IN: Inspiration

Raising the bar

Architects build an ice cream bar that’s good enough too eat. Well, almost!


Handcrafted ice cream is certainly having a moment and one brand specialising in the flavourful technicolour treats caught our attention with its creative store design. Melborne-based Scroll Ice Cream commissioned architects One Design and Studio Twocan to design its pigmented concrete bar, which is inspired by the one-of-a-kind ice cream it serves. Scroll specialises in creating unique scrolls of ice cream, which is made by first pouring liquid ice cream onto a sub-zero tepenyaki plate. Then the ice cream is frozen flat and rolled with a blade to create the delicious rolls.

When approaching the design, the architects wanted to create an ice cream-like material that was fresh, fun, organic, durable and structural. “It led us to think… what if we could mix colours into poured concrete?” said the two design teams.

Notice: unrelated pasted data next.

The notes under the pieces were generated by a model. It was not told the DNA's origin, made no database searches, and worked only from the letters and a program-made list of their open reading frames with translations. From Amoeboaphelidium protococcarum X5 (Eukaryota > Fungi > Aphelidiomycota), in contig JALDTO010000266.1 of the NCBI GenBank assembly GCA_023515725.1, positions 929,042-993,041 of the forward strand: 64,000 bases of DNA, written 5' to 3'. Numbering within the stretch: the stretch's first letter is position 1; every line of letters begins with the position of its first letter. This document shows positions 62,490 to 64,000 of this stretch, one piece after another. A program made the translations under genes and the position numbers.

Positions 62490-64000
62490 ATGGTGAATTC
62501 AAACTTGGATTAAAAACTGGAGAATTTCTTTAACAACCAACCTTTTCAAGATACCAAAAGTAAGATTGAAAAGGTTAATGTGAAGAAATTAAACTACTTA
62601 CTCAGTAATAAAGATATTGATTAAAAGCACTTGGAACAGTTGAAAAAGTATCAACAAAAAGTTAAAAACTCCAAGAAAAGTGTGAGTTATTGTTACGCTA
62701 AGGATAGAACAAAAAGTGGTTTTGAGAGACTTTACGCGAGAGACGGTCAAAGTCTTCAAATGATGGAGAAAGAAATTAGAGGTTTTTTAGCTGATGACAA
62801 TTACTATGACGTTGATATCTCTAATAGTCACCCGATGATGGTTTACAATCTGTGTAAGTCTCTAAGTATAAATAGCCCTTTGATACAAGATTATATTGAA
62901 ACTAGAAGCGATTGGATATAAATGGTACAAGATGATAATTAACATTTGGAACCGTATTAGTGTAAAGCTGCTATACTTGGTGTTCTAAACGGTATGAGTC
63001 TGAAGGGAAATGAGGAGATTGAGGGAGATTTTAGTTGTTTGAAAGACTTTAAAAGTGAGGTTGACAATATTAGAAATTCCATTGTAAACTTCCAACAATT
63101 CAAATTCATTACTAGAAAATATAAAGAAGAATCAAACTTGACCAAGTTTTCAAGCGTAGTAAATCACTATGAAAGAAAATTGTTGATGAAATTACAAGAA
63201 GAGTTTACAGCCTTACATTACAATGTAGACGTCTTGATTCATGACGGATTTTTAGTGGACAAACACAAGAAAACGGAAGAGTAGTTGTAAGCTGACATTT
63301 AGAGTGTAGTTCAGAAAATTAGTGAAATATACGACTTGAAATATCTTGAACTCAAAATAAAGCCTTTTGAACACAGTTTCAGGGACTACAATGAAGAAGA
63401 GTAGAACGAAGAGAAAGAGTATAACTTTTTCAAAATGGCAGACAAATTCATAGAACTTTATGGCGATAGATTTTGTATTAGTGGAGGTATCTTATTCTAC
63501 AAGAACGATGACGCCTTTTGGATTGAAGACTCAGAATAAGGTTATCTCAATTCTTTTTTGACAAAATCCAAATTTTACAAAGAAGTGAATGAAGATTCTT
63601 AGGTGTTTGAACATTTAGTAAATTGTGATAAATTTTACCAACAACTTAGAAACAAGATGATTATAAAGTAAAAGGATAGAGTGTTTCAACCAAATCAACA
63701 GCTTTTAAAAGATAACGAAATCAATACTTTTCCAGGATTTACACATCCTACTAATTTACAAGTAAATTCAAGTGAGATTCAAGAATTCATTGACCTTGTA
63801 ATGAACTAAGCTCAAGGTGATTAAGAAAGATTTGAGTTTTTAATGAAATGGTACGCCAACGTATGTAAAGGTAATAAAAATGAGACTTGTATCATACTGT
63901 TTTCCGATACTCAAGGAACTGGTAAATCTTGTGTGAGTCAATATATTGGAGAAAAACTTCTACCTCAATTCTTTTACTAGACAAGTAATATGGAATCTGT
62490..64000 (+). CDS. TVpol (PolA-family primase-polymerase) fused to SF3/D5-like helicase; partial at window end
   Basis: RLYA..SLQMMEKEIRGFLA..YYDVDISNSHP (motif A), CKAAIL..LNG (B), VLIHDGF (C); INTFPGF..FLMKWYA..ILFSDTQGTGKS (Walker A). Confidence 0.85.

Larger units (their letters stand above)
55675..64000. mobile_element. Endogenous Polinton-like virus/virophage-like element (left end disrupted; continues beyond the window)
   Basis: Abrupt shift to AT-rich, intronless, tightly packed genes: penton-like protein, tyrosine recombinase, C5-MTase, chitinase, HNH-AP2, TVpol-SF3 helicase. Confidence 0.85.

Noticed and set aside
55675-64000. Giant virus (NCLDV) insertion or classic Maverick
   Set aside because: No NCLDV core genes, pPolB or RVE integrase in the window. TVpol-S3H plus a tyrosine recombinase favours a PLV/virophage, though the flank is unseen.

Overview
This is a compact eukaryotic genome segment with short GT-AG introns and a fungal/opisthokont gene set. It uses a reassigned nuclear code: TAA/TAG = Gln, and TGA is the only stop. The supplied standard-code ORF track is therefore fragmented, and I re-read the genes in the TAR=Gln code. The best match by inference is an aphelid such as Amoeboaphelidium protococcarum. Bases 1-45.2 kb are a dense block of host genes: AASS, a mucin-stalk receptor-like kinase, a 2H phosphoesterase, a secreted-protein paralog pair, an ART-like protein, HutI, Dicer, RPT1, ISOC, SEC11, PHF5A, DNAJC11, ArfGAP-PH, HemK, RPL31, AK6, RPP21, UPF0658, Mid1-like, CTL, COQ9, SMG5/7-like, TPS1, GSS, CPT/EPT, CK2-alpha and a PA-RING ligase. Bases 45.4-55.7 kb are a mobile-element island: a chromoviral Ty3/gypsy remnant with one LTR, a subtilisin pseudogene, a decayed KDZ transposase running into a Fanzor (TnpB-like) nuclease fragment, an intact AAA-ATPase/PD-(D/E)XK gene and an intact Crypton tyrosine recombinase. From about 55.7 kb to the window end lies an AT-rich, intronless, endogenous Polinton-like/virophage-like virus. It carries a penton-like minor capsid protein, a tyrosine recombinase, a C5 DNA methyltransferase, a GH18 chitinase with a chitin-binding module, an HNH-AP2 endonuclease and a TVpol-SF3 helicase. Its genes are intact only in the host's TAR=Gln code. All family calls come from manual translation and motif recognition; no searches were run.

Using Twocan’s signature technique of layering concrete, One Design Office recreated the ‘icy layers of flavours and fruits’ in the bar’s design. To achieve this look, vibrant coloured concrete batches were mixed on-site before being poured into a formwork mould. The shop’s logo was then affixed to the front of the bar, with brass piping forming a framework around it.

“The monolithic facade of Scroll Ice Cream’s flagship store stands out in a crowd,” the team commented about the project. “The design looks to encapsulate both the product and manufacturing process of mixing icy layers of flavours and fruits.”

One Design Office, which previously created an aluminium tube especially for carrying large-format drawings, is the latest in a string of architecture practices to experiment with tinted concrete. Other designers who have used the technique include: Simon Astridge, who used pigmented concrete to create the pink facade of an extension to a North London house, and Architekten CM’s spiralling pastel-tinged walkways for a care centre for disabled adults.

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